According to history: Males dance in certain trees in the forest which have an immense space for the birds to play and exhibit their plumes.  On one of these trees, a dozen or 20 full-plumaged male birds assemble together, raise up their wings, stretch out their necks and elevate their exquisite plumes, keeping them in a continual vibration.

Meanwhile they fly across from branch to branch in great excitement so that the whole tree is filled with waving plumes in every variation of attitude and motion.

During the excitement of the display, the wings are raised vertically over the back, the head is bent down and stretched out, and the long plumes are raised up and expanded until they form two magnificent golden fans striped with deep red at the base and fading off into pale brown.

The natives of Papua New Guinea had always used the feathers in elaborate head-dresses for ceremonies and also to trade with as money.

The feathers of these legendary birds have been prized in the West ever since they were first discovered in the 1520s. During the mid-19th century thousands of Birds of Paradise were killed to trim women’s hats.

By 1924 the hunting of Birds of Paradise was banned but it was almost too late for several species.”

The Woolston Gibbet Irons

A photo of a large metal and wood hanging device in the gallery of a museum
© Culture Warrington
“The tale of the Woolston Highwayman may have echoes of the legendary Dick Turpin, but in real life highwaymen were nothing more than common criminals with scant regard for human life.

In the early hours of Thursday September 15 1791, a young post boy rode out of Warrington carrying mail and money bound for Manchester. Along the Woolston Road, near Bruche Bridge, he was set upon by two men, beaten about the head, stabbed and pulled from his horse, and left lying face down in the brook with his hands tied behind him.

The victim, James Hogwarth, subsequently died from his injuries or possibly drowned. Warrington was shocked by the incident, not least because he left behind a pregnant young widow.

The Post Office offered a substantial reward of £200 for the capture of his assailants, although their concern was more to prevent further robberies. Subsequently suspicion fell upon Edward Miles and his associates, although the evidence connecting them to the murder might nowadays be regarded as circumstantial.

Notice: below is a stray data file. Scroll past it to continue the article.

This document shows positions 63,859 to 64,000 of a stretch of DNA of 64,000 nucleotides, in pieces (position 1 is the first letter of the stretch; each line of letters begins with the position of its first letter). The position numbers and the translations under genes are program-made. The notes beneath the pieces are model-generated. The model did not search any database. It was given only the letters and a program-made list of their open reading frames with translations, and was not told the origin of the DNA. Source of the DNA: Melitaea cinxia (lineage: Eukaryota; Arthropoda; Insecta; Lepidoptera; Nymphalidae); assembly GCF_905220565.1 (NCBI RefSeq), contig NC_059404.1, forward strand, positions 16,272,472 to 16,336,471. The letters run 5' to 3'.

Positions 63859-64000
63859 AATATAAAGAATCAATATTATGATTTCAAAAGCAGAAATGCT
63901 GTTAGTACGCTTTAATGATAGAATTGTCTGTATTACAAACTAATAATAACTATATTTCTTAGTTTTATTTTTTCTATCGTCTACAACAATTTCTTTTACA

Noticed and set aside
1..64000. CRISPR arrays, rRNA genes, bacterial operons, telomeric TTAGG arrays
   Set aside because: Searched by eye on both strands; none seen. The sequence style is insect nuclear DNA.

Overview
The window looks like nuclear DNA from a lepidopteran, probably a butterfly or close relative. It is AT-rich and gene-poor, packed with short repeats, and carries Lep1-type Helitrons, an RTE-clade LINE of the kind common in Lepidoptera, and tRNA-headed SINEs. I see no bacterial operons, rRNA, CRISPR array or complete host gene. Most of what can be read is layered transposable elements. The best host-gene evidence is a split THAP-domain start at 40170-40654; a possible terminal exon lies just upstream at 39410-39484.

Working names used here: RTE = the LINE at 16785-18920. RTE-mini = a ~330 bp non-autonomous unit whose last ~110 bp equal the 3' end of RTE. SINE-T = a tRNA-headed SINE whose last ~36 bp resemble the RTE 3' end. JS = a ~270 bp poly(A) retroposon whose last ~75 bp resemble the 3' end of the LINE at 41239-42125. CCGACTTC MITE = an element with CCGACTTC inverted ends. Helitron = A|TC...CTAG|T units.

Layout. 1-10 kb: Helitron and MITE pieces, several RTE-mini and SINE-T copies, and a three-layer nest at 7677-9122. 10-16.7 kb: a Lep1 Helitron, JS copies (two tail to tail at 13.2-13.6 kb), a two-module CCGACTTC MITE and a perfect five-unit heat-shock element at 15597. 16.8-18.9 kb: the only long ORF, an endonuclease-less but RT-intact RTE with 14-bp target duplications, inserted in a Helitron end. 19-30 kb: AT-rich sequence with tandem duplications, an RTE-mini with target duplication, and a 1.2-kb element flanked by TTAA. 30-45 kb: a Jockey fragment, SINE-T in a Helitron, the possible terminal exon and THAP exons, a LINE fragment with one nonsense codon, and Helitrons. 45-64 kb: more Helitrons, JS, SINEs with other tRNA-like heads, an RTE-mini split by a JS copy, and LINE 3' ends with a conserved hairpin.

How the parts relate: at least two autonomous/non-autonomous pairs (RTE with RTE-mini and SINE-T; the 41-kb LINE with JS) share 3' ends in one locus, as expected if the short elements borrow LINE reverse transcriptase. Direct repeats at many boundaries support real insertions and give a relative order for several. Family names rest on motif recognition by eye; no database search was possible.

Miles and Thomas Fleming were eventually brought to trail at Lancaster Assizes and sentenced to hang for the crime. The judge ordered that an example should be made of Miles, the ring leader.

His body was taken back to the scene of the crime and encased in a metal skeleton suspended from a wooden gibbet post to warn future attackers of post boys of the fate which would await them.

In reality, Hogwarth’s colleagues were probably more scared by the experience of riding down Manchester Road on a dark and stormy night and hearing the gibbet irons creaking in the wind.

The Gibbet Irons were taken to nearby Bruche Hall and kept in the stables until the servants complained and the hall’s tenant, William Beamont, donated them to the Museum.”

Polly Morgan, A long hard look in the Mirror (2013). Taxidermy, concrete, resin, steel

A photo of a stuffed black rabbit appearing to be asleep on the end of a slab of stone
© Polly Morgan / Culture Warrington
“This piece, created by contemporary artist Polly Morgan, is the most recent curio to be exhibited within the gallery. It was commissioned, through HLF funding, to link contemporary and historical which represents the ideology of the gallery.

This new work faintly alludes to Through the Looking Glass by Lewis Carroll. A long hard look in the Mirror is a concrete beam dividing a dead baby rabbit and an orange balloon.

The balloon can be read as a seed, trying to push its way aboveground, or as the sun; our last known quantity before the metaphorical curtain of heaven is drawn.

Both readings suggest the impossibility of life and death ever being known to one another, despite their perennial proximity.”

What do you think? Leave a comment below.